Karen Thibodeau was the first woman to finish: 01:01:09. Smokin'!

Solution #2 Test ride the bike one more time the night before for technical challenges. We have more Speedplays at home.

So in my swim, I had a panic, and I got myself out of it. On my bike, I had reason to panic, but I rolled with it. I told one of the officials as I was launching on my bike that I couldn’t get my pedal going and he said it was OK, I had a big long flat to work it out. After that I didn’t want to let any one know about it because I didn’t want to get kicked out. Biking is my thing. I am so not going to loose this over THAT!

The crowd gathered under the pavilion for food and music before the awards ceremony. And to hide from the weather!

I worked hard on the bike, so when it came to my run, it took me about to the point of the aid station at the half-way point for me to start to feel OK about running. I never walked, but maybe if I had,  my walk would have been faster than my run. I got passed while running by those I passed on the bike. One sweet young guy said, “Good job, ma’am, keep it up!” I think he must have said something nice to everyone he passed. I didn’t want to scold him for calling me ma’am, as I get that a lot now that I’m north of 50.

Beach finish: 01:41:33. Room for improvement. And yes, I most certainly will.
The answer to the question: 42.
Salmon Poke Bowl.
Salmon Poke Bowl at Pa'ina Cafe in Hawaii Kai was full of yum and just perfect after a butt-kickin' morning!

I did just OK. My friends seem to think I am amazing. My husband says he is impressed. I guess it’s because this is my first. Two years after an Achilles tendon burst, and I’m celebrating its healing with a year of competitions. I see so much room for improvement, but I’m reminded with each Facebook update or Twitter tweet that I need to relax and enjoy what I’ve accomplished.

Already I’m considering training programs with Try Fitness, Boca, SOHI, Camp Bennett, you name it, to get better at this. I need to talk to my swim coaches about the anxiety attack I had 50 yards from shore in stormy seas. That was so not cool. There isn’t anyone next to you to say, “You can do it!” “Come on, Paula!” Nope. I had to do all that pep talk for myself. Thank goodness I found something inside of me to keep me moving when I felt like sinking and drowning. I did. I really thought I could die out there.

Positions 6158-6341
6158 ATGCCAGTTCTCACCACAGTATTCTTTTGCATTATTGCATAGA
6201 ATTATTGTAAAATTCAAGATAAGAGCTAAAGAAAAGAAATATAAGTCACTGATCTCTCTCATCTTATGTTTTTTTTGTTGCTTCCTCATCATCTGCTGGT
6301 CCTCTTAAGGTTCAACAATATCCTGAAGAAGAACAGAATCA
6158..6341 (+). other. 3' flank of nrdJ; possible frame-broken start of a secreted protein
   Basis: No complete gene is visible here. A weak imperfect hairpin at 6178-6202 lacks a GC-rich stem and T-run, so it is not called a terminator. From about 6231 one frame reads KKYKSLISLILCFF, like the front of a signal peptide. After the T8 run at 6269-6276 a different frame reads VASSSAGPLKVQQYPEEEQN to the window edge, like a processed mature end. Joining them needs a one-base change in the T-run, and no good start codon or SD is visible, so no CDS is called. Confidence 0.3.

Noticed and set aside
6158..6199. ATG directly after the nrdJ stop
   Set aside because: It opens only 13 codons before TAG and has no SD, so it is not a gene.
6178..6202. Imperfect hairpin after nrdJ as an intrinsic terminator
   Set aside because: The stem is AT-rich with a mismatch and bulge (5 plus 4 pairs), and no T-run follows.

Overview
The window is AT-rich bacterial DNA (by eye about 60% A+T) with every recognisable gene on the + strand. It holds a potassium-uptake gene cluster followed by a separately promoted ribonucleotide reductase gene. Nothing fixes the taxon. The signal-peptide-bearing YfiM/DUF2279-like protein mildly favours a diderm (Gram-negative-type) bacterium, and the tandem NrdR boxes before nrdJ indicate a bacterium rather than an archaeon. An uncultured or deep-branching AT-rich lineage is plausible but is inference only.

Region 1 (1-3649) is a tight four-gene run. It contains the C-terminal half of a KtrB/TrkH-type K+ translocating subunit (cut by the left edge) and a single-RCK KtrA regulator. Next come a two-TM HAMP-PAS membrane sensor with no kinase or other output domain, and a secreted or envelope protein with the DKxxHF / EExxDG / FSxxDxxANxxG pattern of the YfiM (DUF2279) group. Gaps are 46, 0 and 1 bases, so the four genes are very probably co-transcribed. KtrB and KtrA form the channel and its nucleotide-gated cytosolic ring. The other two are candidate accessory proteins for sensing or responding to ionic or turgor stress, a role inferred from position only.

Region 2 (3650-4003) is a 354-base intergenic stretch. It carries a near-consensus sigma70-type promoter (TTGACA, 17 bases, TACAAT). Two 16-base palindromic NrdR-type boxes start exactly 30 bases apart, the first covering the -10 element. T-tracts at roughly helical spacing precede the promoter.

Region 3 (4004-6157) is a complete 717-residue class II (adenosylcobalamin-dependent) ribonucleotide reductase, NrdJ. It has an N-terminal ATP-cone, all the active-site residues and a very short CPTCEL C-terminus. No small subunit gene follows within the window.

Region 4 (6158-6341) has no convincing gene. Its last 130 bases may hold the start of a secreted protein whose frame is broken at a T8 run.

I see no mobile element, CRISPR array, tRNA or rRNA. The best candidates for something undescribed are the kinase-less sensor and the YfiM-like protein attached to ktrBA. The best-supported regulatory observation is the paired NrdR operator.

Thanks to John for being with me through all of this today, the last 27 months since my Achilles burst, and the last 23 years of companionship and marriage. He even said to me he doesn’t know how some people do this on their own. Right now we give him a K for being on Team Kouch! Snore, John, SNORE!

My results today? IMMA GONNA SMASH ‘EM!

The children are hungry. I’m back to being a mom again. Oh, yeah. That MOM thing!

By lavagal

Hawaii Kai wife and mom. Melanoma Stage 3a Cancer survivor. English Language Arts teacher, English Learners Coordinator, and Paraprofessional Tutor. Super sub teacher. Dormant triathlete. Road cyclist and Masters swimmer. Gardener. Mrs. Fixit. Random dancer. Music Curator. A teenager trapped in an aging body. Did you know 60 is the new 40? It is.


  1. So sorry about that jammed cleat thing. Some toothbrush therapy and a shot of teflon lube and it’s working slicker than (insert gross metaphor here), which didn’t help you with 20Ks and that hill at MCBH today. You get my special ganbatte prize for not pitching your bike in the bushes and hoofing it back to strangle the dang mechanic who didn’t preflight that system.

    Your times are bound to get faster as you work out the technical aspects of triathlon and hone your training, but you gutted it out under less than ideal circumstances, and I am so proud of you.

    You are a triathlete.

  2. Paula,

    The swim is hard. I’m a swimmer and sometimes get that panic feeling even so. I think it’s the adrenaline. I really try to just focus on technique, because it gives me something else to think about. And you picked one he’ll of a day to do your first Tri! No need to feel bad about a swim in those conditions!

  3. Paula,
    You’ll get better at being calm on the swim the more open water swims you do. I had my seat post collapse on my first tri. I think we all have experienced some kind of technical problem in the course of racing. It was great that you just rolled with your pedal problem. I’m sure it must have been a bit scary on the wet roads. What a great accomplishment to have completed your first tri after such a devastating injury. Keep up the good training!

  4. Sorry –just read you swim at Oahu Club and the finish with a poke bowl at Pa’ina is making me miss Hawaii! (And how about a ilttle mochi ice cream from Bubbies?) I hope to be back for this race next year. Well done–you should be proud! Elizabeth